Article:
Today he says, "No domestic problem -- not even the unsustainable entitlement state-- is more urgent and intractable than that of family disintegration. ". One hardly knows where to begin when confronted by a statement like that. Will goes on to talk about crime, lousy schools and "the inter generational transmission of poverty" as problems that flow "from the fact that now more than 50% of all babies born to women under age 30 are born to unmarked mothers. ". The fact that there was poverty, and crime for as long as we have recorded history, and that schools in the US have been struggling for approximately the last seventy years is neatly overlooked by Will, who sees causation where there is merely correlation whenever it occurs to him that the plight of the poor is their own damn fault. Which is to say, all the time.

Wednesday, February 22, 2012

Peter Bogdanovich was the Coen brothers before the Coen brothers were.

I love this sort of stuff:
Because of its commitment to clarity, analytic philosophy functions as an effective lingua franca for any philosophical ideas. (Even the most difficult writers, such as Sellars and Davidson, find disciples who write clarifying commentaries.) There is, moreover, a continuing demand for analytic expositions of major continental figures. It’s obvious why there is no corresponding market for, say, expositions of Quine, Rawls or Kripke in the idioms of Heidegger, Derrida or Deleuze. With all due appreciation for the limits of what cannot be said with full clarity, training in analytic philosophy would greatly improve the writing of most continental philosophers.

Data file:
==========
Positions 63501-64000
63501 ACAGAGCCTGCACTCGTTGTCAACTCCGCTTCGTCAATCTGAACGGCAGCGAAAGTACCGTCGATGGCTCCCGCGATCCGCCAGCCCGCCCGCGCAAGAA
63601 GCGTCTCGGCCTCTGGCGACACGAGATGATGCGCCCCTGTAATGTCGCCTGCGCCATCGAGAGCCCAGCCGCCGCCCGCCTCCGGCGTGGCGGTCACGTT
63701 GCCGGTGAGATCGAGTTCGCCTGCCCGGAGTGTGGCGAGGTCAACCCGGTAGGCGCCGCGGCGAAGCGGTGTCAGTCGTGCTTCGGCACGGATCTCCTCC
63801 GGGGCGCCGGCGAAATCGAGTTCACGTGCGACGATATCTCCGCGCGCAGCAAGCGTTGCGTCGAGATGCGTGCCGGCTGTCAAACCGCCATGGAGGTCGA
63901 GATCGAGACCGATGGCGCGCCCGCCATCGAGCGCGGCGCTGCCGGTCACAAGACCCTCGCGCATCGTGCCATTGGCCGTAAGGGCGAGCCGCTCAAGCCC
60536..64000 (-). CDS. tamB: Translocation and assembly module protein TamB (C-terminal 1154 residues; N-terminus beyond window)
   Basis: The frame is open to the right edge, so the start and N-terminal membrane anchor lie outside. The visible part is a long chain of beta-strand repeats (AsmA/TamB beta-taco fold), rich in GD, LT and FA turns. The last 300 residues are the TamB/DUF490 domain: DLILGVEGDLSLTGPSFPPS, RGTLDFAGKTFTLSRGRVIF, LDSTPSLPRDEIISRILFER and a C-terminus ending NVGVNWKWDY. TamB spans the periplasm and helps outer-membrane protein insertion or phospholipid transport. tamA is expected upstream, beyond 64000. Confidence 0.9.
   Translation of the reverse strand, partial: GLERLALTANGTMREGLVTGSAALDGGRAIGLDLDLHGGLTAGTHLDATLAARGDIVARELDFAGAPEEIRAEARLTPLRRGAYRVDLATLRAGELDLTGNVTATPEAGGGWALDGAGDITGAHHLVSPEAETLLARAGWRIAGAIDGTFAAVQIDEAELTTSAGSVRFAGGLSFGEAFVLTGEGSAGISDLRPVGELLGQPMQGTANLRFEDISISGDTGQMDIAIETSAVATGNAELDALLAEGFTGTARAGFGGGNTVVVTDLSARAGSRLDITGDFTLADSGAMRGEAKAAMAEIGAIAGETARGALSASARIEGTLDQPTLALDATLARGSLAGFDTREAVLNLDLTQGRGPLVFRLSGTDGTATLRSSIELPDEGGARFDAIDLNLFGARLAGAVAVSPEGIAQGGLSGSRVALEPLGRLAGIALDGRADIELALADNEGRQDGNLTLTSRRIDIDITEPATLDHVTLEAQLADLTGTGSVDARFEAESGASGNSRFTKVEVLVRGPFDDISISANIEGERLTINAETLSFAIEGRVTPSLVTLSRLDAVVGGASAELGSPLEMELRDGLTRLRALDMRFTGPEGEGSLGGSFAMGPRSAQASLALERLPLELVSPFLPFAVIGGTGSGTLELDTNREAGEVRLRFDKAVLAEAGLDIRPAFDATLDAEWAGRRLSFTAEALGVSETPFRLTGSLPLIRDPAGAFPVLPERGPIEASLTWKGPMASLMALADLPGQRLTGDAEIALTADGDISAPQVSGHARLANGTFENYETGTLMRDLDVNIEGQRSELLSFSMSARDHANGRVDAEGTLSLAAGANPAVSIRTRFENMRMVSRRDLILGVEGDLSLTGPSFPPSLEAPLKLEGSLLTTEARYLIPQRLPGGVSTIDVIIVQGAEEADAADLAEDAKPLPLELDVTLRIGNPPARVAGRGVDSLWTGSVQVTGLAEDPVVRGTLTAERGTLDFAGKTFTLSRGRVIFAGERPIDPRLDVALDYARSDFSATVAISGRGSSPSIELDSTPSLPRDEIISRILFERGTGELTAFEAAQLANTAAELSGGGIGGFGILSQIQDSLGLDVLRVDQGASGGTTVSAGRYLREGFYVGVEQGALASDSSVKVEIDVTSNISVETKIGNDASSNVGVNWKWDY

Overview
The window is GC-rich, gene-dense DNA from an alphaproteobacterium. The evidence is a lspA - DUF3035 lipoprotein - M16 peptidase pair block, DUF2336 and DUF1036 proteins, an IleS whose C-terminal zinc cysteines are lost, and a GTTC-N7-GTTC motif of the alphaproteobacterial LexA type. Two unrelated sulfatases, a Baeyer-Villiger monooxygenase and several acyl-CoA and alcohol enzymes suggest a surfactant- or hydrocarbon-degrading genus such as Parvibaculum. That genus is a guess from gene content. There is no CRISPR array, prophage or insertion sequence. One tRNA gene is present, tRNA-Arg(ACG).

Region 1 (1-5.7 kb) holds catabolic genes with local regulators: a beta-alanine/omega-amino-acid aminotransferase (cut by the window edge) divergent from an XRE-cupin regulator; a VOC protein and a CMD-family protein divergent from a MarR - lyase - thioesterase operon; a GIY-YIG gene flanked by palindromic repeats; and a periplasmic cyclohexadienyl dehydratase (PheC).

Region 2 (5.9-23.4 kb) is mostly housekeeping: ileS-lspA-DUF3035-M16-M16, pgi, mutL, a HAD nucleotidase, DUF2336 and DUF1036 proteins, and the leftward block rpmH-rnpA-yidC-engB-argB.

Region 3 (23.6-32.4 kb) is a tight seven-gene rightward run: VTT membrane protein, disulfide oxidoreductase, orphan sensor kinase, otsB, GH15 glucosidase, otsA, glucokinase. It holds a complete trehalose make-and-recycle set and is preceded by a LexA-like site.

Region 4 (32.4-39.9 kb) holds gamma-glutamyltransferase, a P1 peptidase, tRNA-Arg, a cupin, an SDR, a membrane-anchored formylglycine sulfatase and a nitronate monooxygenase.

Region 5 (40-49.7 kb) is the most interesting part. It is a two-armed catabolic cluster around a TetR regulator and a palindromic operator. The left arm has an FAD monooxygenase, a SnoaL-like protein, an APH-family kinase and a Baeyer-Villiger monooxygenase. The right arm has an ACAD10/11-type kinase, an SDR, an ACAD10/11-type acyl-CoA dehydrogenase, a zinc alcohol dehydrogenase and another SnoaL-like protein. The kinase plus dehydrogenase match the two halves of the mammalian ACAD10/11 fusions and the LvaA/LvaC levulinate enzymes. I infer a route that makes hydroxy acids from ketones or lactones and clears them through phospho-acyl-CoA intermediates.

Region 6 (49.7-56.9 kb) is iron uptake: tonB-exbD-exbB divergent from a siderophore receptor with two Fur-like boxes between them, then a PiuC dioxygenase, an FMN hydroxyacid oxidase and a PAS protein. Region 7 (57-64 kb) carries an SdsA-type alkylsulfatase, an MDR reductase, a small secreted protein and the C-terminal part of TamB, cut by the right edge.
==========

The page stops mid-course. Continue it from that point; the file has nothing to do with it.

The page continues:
(Bridging the Analytic-Continental Divide.)

Tuesday, February 21, 2012

‎Christopher Schobert, Jared Mobarak and I consider the Best Actor field at Buffalo Spree. One of my favorite things about writing for Spree is that it makes me feel like a mavin.

The Mets-Madoff connection is painful to read about:

Katz and Wilpon, according to the trustee, structured player contracts to draw out the timing of their payments. They would then invest the money they owed the players with Madoff and make a profit across the many years of the contract payments. That, too, was the vig.

The men, real estate moguls, also invested the excess proceeds from mortgages they refinanced with Madoff’s brokerage operation on the belief that his returns would be greater than their mortgage payments. That was the vig.

Finally, instead of paying disability insurance premiums for key players on the team, the trustee says, Katz and Wilpon put the money into an account — called “Saul’s cookie jar” — to pay injured players. That, as well, was the vig.

Ouch. Of course, as with any court procedure this story is surfacing for a reason, but it certainly paints Katz and Wilpon in a light that strongly hints at scienter. And how delightful that these were the dollars that are (still) paying Bobby Bonilla.

Monday, February 20, 2012

Outside Counsel is sorry to learn that Ben Gazzara has died. I teach Anatomy of a Murder in my Lawyers in Movies course, a movie in which he absolutely sizzled along with Lee Remick. As I think about those performances it occurs to me that they were the only two sexual characters in the film, and that this gives the movie a somewhat twisted view of sexuality. Remick is a rape victim, probably, and in a key scene Gazzara, as Lieutenant Manion, casually says, "A man gets used to the way his wife looks," as he carefully fits his cigarette into an ivory holder. It is a perfect bit of understated method acting. He was perfect in everything he did with John Cassavetes, one of those performers you can't take your eyes away from.